Rolfe’s Homeschooling as Radical Act: More Words and Meaning

22 06 2007

Power of story that connects to “Keep Your Radicals Free”

“Are You a Rebel?”
. . .When I heard God’s call to leave my career and stay home to home school my children, I was a rebel. Everyone thought I was crazy to leave a promising position heading straight for tenure. But I was listening to the voice of my Father and the yearning He placed in my heart for my family and home.

I wasn’t a rebel when I chased after material wealth, the world’s accolades, and my five minutes of fame. Then I was just running with the pack. . .

Can a radical NOT take roots to the outward edge of circumscribed reality? Can it ever be “progressive” to further entrench that against which the rebel rebels, or is defending any status quo regressive by definition — maybe there’s some conceptual tipping point where a radical course (as search for goodness, truth, beauty) shifts based on distribution and becomes not radical, or are roots and radicals absolute, regardless of other folks’ movement in and out of the garden?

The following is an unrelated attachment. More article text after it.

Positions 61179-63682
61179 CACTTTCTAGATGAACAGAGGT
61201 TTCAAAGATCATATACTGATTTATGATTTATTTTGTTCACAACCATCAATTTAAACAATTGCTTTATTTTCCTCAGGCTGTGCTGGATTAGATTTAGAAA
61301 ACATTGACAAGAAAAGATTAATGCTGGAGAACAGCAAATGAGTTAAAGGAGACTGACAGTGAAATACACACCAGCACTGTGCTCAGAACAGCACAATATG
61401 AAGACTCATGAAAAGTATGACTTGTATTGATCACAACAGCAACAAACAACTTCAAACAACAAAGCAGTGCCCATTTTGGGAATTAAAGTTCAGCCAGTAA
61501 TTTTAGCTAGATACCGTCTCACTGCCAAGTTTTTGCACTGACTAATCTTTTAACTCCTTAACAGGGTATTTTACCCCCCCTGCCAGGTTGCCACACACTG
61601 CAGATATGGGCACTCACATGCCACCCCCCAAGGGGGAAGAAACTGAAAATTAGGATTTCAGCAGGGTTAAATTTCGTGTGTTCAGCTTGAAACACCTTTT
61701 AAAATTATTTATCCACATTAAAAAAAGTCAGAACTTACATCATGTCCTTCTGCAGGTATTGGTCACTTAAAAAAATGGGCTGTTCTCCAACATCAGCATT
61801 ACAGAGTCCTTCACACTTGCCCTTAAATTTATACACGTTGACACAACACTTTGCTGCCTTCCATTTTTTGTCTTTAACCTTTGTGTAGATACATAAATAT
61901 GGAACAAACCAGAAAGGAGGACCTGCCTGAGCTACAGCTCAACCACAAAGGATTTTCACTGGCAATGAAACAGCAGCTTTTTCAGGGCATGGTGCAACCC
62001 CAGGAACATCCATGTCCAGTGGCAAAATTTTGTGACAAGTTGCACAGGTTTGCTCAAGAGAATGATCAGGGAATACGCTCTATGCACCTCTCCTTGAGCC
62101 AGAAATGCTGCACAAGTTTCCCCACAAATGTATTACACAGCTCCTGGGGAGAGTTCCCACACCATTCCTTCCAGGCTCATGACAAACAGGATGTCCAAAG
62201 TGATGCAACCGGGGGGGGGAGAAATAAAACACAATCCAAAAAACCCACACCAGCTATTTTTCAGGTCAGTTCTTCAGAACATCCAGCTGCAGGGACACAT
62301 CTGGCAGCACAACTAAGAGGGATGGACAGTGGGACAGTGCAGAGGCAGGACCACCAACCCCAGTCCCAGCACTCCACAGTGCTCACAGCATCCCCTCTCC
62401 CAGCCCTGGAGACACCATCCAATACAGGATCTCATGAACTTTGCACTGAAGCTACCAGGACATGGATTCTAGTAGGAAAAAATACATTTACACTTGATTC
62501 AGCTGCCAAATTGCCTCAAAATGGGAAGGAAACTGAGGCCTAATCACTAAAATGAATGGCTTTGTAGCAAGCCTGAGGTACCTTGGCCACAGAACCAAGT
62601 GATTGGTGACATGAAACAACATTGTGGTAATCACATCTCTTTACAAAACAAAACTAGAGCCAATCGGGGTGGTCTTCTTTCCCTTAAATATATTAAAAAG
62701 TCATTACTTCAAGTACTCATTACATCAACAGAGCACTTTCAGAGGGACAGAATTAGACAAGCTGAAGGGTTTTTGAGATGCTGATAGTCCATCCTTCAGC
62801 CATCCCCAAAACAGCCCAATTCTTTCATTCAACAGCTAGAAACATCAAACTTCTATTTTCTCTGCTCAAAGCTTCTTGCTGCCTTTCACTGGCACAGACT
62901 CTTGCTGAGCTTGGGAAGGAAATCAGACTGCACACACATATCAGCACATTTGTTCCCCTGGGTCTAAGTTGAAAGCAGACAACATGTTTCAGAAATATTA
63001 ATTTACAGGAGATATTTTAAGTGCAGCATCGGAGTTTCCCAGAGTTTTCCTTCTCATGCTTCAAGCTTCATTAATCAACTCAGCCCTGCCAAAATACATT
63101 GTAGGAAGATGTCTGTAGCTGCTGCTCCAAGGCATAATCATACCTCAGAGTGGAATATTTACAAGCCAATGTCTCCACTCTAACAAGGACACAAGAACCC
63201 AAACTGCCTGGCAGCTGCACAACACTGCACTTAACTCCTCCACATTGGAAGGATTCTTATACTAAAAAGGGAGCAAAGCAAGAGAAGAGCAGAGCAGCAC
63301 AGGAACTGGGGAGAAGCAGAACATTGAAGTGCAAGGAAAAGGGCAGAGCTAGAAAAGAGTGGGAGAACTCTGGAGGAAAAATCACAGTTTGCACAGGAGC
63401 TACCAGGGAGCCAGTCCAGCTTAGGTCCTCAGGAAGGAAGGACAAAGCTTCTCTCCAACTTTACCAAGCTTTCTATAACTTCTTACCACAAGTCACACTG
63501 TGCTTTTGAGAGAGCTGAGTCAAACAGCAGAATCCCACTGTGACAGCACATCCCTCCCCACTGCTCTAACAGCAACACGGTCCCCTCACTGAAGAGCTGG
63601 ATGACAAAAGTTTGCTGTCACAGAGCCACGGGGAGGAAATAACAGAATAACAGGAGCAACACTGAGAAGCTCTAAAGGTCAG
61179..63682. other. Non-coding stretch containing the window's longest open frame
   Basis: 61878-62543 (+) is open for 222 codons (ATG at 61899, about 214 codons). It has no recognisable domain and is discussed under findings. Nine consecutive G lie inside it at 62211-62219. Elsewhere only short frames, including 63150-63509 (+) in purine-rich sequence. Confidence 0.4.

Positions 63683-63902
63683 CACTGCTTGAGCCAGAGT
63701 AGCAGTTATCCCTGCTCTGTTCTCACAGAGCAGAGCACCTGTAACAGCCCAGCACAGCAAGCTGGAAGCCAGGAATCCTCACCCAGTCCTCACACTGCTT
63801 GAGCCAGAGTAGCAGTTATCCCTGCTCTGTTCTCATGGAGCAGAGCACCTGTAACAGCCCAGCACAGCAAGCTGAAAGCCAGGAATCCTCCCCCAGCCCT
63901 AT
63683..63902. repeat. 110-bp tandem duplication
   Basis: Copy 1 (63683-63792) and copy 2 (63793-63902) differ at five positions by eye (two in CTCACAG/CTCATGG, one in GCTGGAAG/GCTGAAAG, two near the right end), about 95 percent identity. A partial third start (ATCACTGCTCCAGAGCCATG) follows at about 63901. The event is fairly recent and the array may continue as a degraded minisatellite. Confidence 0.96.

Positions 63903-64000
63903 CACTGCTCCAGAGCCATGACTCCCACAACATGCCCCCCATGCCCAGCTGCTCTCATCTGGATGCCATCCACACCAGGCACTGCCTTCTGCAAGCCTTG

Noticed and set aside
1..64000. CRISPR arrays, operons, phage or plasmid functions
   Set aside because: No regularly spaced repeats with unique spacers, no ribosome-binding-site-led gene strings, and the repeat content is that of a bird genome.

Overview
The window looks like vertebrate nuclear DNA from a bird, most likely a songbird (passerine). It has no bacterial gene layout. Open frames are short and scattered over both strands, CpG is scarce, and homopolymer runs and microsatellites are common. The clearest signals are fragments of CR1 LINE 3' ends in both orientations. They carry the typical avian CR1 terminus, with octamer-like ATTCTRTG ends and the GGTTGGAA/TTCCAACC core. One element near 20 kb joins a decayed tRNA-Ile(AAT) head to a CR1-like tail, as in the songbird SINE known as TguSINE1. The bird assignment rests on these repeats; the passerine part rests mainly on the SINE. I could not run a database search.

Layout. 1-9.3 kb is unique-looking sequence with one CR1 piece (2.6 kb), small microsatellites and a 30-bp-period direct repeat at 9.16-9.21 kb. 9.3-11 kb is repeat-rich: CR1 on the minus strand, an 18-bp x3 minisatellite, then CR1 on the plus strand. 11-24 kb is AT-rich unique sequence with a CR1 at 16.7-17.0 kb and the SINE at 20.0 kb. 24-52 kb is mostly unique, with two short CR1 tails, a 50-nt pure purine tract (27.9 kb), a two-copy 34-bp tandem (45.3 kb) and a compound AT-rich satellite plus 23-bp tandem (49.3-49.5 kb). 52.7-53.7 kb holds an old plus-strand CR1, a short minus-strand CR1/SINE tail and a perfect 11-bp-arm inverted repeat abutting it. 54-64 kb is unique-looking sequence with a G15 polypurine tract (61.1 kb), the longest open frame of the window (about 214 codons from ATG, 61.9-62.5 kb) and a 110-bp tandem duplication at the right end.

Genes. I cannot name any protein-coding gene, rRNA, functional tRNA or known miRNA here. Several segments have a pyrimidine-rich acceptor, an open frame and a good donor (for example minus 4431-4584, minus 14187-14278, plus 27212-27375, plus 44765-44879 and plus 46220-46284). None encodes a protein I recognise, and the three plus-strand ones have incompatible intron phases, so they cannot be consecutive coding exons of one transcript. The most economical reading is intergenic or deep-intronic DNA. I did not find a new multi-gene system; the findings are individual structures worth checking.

Does it matter what you intend and call yourself in its name, if it turns out your actions advance the opposite cause?
CS Lewis wrote about this for kids in the Narnia Chronicles:

. . .Calormenes who have done good in the name of Tash are rewarded after their death for having really honoured Aslan; likewise those Narnians who do evil in Aslan’s name are counted as having done that evil in the name of Tash.
This illustrates Lewis’s inclusivist belief that the idea being worshipped, and the honesty with which it is worshipped, is more important than the name by which it is referred to.


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22 06 2007
Rolfe Schmidt

maybe there’s some conceptual tipping point where a radical course (as search for goodness, truth, beauty) shifts based on distribution and becomes not radical

I guess when I think of the “heroic radical”, I think of someone who is trying to solve a problem in an entirely new way, planting their roots in new soil. But the goal is to have them planted, and to have the plant thrive. If it succeeds, then the radical idea is no longer radical and that is a good thing.

That sounds like I’m saying these radicals are trying to put themselves out of business, and maybe they are. But there are plenty of problems in the world that need to be solved, and I can see no end to a need for new ideas and approaches to life.

There is a cute theorem in computer science that says that we can never tell if we’ve found the best program to solve a problem. So how could we ever think we’ve found the best way to live? Life in a dynamic world is a tad more complex than most programming problems.

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